We’re pleased that banks’ aggressive efforts to build capital and liquidity over the last five years have enabled them to perform so strongly even under these severe hypothetical stress scenarios. With total industry capital now over $1.7 trillion, banks are well positioned to continue serving as a critical driver of our economic growth going forward. Banks’ improved capital positions and strong balance sheets should allow institutions to continue meeting customer needs and to pay dividends that help attract investors to fund future growth.
The most severe hypothetical scenario projects that loan losses at the 31 participating bank holding companies would total $340 billion during the nine quarters tested. The "severely adverse" scenario features a deep recession with the unemployment rate peaking at 10%, a decline in home prices of 25%, a stock market drop of nearly 60%, and a notable rise in market volatility. The 31 firms' aggregate tier 1 common capital ratio, which compares high-quality capital to risk-weighted assets, would fall from an actual 11.9% in the third quarter of 2014 to a minimum level of 8.2% in the hypothetical stress scenario. This hypothetical post-stress minimum is significantly higher than the 31 firms' aggregate tier 1 common capital ratio of 5.5% measured in the beginning of 2009.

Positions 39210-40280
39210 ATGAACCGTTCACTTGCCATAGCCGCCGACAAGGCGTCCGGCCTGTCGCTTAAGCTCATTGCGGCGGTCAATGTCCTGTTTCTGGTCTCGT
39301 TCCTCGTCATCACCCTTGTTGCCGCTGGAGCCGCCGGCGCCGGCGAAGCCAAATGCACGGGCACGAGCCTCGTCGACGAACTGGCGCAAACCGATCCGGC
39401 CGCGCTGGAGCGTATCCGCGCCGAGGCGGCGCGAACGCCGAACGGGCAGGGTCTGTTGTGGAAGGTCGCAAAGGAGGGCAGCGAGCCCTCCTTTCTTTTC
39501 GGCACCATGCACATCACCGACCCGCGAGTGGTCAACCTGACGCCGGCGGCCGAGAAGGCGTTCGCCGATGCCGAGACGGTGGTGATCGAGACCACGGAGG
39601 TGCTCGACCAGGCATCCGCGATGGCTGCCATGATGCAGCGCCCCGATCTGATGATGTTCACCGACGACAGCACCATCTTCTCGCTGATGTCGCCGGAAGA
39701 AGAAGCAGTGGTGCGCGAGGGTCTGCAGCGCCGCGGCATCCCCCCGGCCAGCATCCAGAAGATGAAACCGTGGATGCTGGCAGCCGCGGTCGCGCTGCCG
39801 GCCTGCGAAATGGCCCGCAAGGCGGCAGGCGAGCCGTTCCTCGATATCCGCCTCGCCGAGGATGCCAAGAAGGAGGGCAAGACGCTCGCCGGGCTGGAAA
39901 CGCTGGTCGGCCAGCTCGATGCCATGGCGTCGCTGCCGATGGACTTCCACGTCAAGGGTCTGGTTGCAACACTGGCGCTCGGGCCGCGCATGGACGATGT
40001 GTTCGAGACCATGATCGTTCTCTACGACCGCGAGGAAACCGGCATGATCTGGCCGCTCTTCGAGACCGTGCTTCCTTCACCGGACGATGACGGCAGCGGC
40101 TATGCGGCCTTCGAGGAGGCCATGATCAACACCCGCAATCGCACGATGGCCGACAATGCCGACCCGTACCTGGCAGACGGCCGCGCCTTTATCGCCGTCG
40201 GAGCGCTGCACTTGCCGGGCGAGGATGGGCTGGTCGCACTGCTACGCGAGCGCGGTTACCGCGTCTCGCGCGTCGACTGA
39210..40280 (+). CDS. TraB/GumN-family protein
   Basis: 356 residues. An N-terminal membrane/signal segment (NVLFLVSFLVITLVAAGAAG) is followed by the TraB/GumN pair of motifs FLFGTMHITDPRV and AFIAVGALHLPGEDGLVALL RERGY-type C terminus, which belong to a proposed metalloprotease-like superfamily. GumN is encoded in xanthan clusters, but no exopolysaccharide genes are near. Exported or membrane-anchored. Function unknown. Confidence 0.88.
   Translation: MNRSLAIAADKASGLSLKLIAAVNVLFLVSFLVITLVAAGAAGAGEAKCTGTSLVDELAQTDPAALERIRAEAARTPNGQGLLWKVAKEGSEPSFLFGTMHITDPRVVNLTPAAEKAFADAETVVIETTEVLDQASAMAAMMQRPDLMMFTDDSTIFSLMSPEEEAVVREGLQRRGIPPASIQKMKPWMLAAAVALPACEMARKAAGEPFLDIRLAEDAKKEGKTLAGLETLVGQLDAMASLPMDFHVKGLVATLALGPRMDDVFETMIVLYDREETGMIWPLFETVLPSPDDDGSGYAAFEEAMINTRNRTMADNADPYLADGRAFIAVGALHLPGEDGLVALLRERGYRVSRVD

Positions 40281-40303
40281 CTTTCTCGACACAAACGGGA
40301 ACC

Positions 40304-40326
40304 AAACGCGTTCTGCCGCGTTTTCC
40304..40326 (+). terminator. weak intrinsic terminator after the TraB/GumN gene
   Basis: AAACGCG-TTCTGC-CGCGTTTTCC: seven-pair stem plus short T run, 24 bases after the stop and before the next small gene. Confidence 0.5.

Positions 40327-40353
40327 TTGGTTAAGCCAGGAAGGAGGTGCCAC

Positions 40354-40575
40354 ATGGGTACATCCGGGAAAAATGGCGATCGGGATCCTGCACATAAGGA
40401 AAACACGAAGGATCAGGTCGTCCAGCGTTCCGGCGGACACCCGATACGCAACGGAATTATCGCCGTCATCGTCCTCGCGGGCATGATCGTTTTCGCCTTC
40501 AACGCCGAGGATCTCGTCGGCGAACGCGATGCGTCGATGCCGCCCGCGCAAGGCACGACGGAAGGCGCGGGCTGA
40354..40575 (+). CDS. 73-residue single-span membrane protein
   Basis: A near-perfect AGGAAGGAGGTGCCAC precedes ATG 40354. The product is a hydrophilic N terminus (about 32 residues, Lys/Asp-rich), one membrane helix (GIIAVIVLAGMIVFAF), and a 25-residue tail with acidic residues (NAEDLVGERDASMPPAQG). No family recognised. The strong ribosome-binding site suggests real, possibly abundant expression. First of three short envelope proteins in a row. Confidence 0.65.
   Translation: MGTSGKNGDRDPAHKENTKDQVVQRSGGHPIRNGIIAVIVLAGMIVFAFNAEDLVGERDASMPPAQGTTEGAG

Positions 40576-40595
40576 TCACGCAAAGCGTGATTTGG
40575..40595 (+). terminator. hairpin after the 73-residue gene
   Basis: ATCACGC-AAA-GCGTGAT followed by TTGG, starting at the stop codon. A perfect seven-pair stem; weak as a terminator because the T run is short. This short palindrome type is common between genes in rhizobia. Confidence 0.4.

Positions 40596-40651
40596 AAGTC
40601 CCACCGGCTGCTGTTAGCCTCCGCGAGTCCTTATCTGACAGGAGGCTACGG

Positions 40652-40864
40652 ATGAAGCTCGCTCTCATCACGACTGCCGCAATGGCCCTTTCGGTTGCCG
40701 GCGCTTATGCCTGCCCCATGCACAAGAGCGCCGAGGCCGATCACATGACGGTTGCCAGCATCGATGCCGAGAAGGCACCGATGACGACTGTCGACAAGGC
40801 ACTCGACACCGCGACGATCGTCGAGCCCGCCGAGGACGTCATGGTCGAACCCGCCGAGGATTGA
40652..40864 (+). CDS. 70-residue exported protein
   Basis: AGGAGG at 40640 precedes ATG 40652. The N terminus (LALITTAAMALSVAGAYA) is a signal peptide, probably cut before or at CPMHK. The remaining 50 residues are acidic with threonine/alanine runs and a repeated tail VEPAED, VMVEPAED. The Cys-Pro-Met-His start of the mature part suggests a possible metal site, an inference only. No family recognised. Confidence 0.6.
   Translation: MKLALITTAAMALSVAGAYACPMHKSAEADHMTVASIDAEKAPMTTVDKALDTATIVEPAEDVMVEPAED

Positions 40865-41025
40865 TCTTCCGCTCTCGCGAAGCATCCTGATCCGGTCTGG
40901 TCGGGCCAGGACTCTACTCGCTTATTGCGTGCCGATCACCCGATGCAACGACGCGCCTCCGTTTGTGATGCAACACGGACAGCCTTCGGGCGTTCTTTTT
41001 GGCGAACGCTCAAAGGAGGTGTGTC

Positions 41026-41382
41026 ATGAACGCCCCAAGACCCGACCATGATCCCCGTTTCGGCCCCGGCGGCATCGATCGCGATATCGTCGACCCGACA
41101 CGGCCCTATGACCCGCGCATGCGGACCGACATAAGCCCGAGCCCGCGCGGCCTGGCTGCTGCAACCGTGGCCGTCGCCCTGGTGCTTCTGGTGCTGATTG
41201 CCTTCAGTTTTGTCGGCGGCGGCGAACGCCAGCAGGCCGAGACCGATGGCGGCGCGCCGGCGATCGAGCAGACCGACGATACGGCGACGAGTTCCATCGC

This is the fifth round of stress tests led by the Federal Reserve since 2009 and the third round required by the Dodd-Frank Act. The 31 firms tested represent more than 80% of domestic banking assets. The Federal Reserve uses its own independent projections of losses and incomes for each firm.